Sea monkeys are a hybrid species of saltwater shrimp. They have no natural habitat because they were bred specifically for being raised in aquariums as an intriguing alternative to fish. They grow to be 1/2 to 3/4 inch in length, and are lively creatures with cute tails that earned them the whimsical title of sea monkeys.
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Sea monkeys reach maturity around 4 weeks of age and are usually quick to begin mating. Males are slightly smaller than females. The male attaches himself to the female, and they remain joined for days or even weeks, all the while wiggling around the aquarium.
Once the male and female sea monkeys detach, the female develops an egg sack that looks like a bead at the base of her tail. There is a deal of variation in the length of the gestation period. The female seems to have some control over how long she carries her young, allowing her to wait for opportune conditions before giving birth.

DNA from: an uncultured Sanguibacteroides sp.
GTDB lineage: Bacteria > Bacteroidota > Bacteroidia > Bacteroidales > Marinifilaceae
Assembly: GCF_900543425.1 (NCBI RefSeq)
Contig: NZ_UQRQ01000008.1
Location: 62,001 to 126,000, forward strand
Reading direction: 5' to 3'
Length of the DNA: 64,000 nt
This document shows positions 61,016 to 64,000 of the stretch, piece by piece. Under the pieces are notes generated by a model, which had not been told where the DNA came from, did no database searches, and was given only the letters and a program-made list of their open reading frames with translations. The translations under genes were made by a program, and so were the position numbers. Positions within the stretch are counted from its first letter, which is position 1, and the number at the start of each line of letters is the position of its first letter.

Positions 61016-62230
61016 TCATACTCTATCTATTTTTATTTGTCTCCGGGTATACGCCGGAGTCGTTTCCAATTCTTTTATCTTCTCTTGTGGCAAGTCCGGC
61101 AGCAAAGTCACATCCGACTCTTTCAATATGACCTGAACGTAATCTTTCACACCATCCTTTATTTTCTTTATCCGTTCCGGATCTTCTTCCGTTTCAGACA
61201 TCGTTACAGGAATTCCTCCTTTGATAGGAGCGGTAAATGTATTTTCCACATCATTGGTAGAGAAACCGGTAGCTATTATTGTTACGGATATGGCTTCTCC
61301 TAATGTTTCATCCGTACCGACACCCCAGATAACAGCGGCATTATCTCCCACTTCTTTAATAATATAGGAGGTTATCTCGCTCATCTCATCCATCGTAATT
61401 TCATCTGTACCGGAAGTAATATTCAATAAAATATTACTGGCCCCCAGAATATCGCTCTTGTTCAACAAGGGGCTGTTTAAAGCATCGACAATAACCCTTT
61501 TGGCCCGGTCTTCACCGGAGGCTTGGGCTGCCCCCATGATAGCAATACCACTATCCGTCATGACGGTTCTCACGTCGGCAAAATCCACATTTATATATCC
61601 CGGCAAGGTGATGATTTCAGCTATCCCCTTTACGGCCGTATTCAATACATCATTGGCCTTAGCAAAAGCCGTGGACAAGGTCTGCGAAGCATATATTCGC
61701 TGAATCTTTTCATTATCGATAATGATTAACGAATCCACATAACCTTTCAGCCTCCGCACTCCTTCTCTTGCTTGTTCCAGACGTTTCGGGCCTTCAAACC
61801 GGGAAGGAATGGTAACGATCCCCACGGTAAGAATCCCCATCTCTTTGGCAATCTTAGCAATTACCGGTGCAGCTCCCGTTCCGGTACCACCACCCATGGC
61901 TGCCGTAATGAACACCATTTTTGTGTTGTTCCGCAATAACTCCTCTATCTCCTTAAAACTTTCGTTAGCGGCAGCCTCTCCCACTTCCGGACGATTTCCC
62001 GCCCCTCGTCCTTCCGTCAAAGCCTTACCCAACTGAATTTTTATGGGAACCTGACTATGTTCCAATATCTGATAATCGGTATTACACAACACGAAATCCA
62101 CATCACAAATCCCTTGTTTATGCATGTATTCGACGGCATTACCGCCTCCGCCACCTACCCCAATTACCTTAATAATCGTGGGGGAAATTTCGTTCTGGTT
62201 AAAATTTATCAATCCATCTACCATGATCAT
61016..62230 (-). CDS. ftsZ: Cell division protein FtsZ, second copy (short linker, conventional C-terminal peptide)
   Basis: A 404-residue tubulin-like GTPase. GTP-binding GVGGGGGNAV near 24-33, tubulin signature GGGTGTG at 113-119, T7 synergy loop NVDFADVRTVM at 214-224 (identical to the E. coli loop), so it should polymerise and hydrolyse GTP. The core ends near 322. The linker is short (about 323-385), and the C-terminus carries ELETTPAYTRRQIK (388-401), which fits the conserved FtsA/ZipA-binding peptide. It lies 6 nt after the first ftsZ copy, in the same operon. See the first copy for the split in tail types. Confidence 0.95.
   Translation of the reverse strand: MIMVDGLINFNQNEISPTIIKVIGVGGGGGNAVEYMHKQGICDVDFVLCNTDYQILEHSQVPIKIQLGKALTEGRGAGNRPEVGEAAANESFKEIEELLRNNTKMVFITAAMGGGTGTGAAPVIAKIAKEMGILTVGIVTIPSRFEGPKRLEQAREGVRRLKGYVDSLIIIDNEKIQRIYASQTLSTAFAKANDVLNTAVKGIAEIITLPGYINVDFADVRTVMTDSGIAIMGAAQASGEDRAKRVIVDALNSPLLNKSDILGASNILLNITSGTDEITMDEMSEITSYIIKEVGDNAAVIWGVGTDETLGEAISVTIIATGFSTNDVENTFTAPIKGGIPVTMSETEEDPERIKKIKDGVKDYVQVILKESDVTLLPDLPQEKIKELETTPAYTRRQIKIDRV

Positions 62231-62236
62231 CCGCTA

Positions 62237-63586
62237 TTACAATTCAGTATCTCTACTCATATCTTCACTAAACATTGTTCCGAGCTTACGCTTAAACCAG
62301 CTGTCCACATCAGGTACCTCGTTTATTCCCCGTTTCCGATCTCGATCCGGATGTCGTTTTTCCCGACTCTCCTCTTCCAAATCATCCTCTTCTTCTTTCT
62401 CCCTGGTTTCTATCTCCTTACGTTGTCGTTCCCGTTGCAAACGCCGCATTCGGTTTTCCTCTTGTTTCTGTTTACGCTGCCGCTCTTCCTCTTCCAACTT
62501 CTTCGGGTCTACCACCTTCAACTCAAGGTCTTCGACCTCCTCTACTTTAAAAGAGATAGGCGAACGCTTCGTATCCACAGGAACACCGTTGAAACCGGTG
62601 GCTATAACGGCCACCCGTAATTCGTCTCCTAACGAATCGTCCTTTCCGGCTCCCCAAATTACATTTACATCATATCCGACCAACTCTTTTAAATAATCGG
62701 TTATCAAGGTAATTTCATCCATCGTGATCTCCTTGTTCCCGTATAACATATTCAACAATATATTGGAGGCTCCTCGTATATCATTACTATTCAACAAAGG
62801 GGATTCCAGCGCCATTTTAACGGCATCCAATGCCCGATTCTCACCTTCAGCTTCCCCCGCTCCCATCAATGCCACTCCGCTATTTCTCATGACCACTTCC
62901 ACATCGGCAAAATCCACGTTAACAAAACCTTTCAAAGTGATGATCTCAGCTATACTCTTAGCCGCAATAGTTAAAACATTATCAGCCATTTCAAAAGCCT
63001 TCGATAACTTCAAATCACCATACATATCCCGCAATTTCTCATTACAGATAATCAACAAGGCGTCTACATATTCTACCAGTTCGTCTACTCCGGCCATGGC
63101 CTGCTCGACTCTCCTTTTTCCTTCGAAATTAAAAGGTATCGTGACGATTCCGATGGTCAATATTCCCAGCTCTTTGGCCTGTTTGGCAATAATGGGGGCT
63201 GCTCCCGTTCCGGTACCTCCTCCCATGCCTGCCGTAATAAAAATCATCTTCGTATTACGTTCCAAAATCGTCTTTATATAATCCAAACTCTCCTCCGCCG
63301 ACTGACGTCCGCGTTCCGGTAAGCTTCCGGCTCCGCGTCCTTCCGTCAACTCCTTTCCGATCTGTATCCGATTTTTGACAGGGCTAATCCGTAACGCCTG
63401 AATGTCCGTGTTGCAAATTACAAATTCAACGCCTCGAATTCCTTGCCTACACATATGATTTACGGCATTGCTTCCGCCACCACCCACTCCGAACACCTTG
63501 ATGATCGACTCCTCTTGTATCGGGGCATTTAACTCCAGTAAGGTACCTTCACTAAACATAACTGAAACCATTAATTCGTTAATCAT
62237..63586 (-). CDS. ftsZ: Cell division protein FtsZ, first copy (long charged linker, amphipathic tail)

When the female is ready, she goes down to the bottom of the tank where she writhes around and gives birth to a litter of about 20 sea monkeys. If conditions in the aquarium are not conducive to baby sea monkeys, such as insufficient oxygen or inappropriate temperature, the female lays fertilised eggs instead of birthing live offspring. When conditions are right, the eggs hatch, sometimes decades later. These eggs are so well sealed that they are able to withstand being dried and reconstituted. Most beginning sea monkey farmers start their project with a packet of dry eggs.
If no male sea monkeys are available for mating, mature females are able to produce offspring through parthenogenesis. They fertilise their own eggs and carry out the rest of the process as normal. If a female sea monkey dies with eggs still in her sack, her body sometimes releases the eggs posthumously. The eggs are still viable and hatch when exposed to ideal conditions.
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